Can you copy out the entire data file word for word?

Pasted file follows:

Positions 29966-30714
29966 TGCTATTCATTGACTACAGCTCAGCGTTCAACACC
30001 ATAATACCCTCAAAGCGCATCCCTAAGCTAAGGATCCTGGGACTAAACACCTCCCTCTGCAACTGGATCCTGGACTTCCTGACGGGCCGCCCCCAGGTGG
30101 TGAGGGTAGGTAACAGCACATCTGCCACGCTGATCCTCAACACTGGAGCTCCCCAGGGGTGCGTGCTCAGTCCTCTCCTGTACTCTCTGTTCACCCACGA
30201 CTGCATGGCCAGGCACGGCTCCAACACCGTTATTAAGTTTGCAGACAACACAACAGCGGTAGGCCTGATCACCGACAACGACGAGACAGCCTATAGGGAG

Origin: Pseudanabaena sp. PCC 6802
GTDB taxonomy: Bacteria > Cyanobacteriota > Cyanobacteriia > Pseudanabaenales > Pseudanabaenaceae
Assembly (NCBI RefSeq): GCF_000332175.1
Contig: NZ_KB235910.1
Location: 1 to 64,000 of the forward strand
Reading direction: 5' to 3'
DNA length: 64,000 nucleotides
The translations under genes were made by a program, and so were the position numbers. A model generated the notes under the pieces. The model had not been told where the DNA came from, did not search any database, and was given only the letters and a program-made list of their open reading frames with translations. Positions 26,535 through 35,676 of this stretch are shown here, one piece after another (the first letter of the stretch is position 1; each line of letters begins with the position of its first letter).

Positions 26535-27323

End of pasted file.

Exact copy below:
Positions 29966-30714
29966 TGCTATTCATTGACTACAGCTCAGCGTTCAACACC
30001 ATAATACCCTCAAAGCGCATCCCTAAGCTAAGGATCCTGGGACTAAACACCTCCCTCTGCAACTGGATCCTGGACTTCCTGACGGGCCGCCCCCAGGTGG
30101 TGAGGGTAGGTAACAGCACATCTGCCACGCTGATCCTCAACACTGGAGCTCCCCAGGGGTGCGTGCTCAGTCCTCTCCTGTACTCTCTGTTCACCCACGA
30201 CTGCATGGCCAGGCACGGCTCCAACACCGTTATTAAGTTTGCAGACAACACAACAGCGGTAGGCCTGATCACCGACAACGACGAGACAGCCTATAGGGAG

Origin: Pseudanabaena sp. PCC 6802
GTDB taxonomy: Bacteria > Cyanobacteriota > Cyanobacteriia > Pseudanabaenales > Pseudanabaenaceae
Assembly (NCBI RefSeq): GCF_000332175.1
Contig: NZ_KB235910.1
Location: 1 to 64,000 of the forward strand
Reading direction: 5' to 3'
DNA length: 64,000 nucleotides
The translations under genes were made by a program, and so were the position numbers. A model generated the notes under the pieces. The model had not been told where the DNA came from, did not search any database, and was given only the letters and a program-made list of their open reading frames with translations. Positions 26,535 through 35,676 of this stretch are shown here, one piece after another (the first letter of the stretch is position 1; each line of letters begins with the position of its first letter).

Positions 26535-27323